'Delhi Belly', a film by Aamir Khan, is anything but a remake or version of 'The Hangover'. Sure there are three guys and one of them has a potbelly and no qualms about farting, and yes the three guys find themselves in ludicrous situations doing ridiculous things but 'Delhi Belly' is a smart and sassy film, a film where everything within the context makes sense and every character, even the minor ones such as a room service waiter, is given intelligent treatment (though the soon-to-be-exhubby's antics are a little over the top). True 'Delhi Belly' boasts a curse a second and gratuitous cursing makes me very uncomfortable as do sex scenes just for the sake of them in which case they are sleaze scenes but in this case the swearing seemed natural to the characters and fitting to the scenes as did the sexual stuff. In fact I was surprised by how much I laughed and how charmed I was by this film where pottys and potty and potty humor play a starring role. The brilliant acting by everyone, the seamless editing, the edgy, grimy cinamatography, the exciting score, the funny lyrics, the fantastic script, the very opening sequence which sets the viewer on squemish edge to the over the top 'item number' at the end-- everything comes together to provide an exquisitive experience. But I truly dread to think of the dreadful copy cat movies that will follow this gem because humor of this sort can so easily go disgustingly wrong.
Indian cinema is becoming a treat to watch these days with smart commercial films like Om Shanti Om, Jab We Met, Baand Baja Baarat, Luck by Chance, Rang de Basanti, 3 Idiots and now 'Delhi Belly.' 'Delhi Belly' is the first Indian film in English and yes 'Delhi Belly' does refer to a mean diarrhea caused by less than hygenic food. The faint of heart will certainly think this is a less than hygenic and more than distasteful movie, and please it is NOT for kids of any age, but as my friends and I left the theatre we thought it was smart, solid entertainment.  I'd sworn not to watch 'Delhi Belly' but I got roped into it and am I glad I did!

Saturday, July 2, 2011

Passing, Ageism and Being Your True Self

"Everyone has some point at which they think that, all things considered, it's not that in those circumstances lying isn't wrong, it's just that telling the truth would be so much worse. I am the SS. Do you have any Jews in your cellar? Does anyone think the right answer is yes, if it's true?" Appiah went , "But I do think there is a separate issue with identity questions. If you are asked directly to reveal your deepest sense of who you are, it's particularly difficult not toe tell the truth. This is especially true in the free world, in the modern world, because we have this idea that you have the right to express your identity in the social world. And that one of the things that's wrong with the situations that force people to pass."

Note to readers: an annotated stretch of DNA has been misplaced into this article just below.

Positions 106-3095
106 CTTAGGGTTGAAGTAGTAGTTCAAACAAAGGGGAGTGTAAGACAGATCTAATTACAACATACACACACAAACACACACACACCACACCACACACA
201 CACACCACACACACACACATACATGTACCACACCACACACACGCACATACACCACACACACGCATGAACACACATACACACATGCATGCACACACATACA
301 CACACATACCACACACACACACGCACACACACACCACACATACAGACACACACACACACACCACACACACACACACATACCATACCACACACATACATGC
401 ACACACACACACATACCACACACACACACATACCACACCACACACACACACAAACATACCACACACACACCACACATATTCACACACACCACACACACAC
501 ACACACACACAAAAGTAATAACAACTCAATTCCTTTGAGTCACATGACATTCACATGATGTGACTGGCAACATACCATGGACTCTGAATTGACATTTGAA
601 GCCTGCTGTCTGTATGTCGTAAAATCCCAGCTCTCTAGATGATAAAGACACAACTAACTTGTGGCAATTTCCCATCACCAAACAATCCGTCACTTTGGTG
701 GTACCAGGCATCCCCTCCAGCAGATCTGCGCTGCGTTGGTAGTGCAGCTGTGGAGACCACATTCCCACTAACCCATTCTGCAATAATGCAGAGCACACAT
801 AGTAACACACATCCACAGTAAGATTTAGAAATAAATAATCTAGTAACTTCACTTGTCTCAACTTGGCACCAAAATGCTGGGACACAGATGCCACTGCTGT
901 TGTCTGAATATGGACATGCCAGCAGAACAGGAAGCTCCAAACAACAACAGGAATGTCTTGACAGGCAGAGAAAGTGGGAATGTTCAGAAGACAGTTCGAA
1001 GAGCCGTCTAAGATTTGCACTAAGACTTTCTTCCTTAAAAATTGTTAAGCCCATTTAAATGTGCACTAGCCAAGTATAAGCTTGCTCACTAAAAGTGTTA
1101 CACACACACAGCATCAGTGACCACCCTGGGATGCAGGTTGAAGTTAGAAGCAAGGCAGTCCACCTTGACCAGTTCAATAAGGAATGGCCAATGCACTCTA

"Black for white passing first brought the Americanism passing into use...passing looks a lot different in our time than it did in the pre-civil rights days..."
from Passing: When People Can't Be Who They Are by Brooke Kroeger, 2003

In 'Passing: When People Can't be Who They Are', Brooke Kroeger explores people who pass in our socially less rigid times for who they are not and yet feel they must be in order to reap advantages otherwise unavailable to them. Where once upon a time blacks and Jews needed to pass as white or gentiles to lead better lives and often to save their lives, today the modern-day passers Kroeger writes about are predominantly homosexuals whose lives might not be threatened but whose opportunties and dreams certainly are e.g. a gay Jew who want to become a Rabbi, a lesbian Naval officer referred to as the Careerist in the book because even after retirement she cannot come out of 'hiding/passing' on risk of being Court Martialed and losing her pension built upon twenty years of service. However there are other instances in the book, for example the Walt Whitman Award winning poet/Village Voice pop music critic who, in order to write his criticisms takes on the pseudonym of a woman simply because the 'authentic voice' comes to him in the persona of Jane Dark. When he was 'outed', the persons that he'd 'lied' to seemed less offended/upset, if at all, than he was upset with himself. Society accepted his 'deceit/pretense/alter ego/fluid identity' call it what you will while he himself seemed to find society's blatant okayness problematic...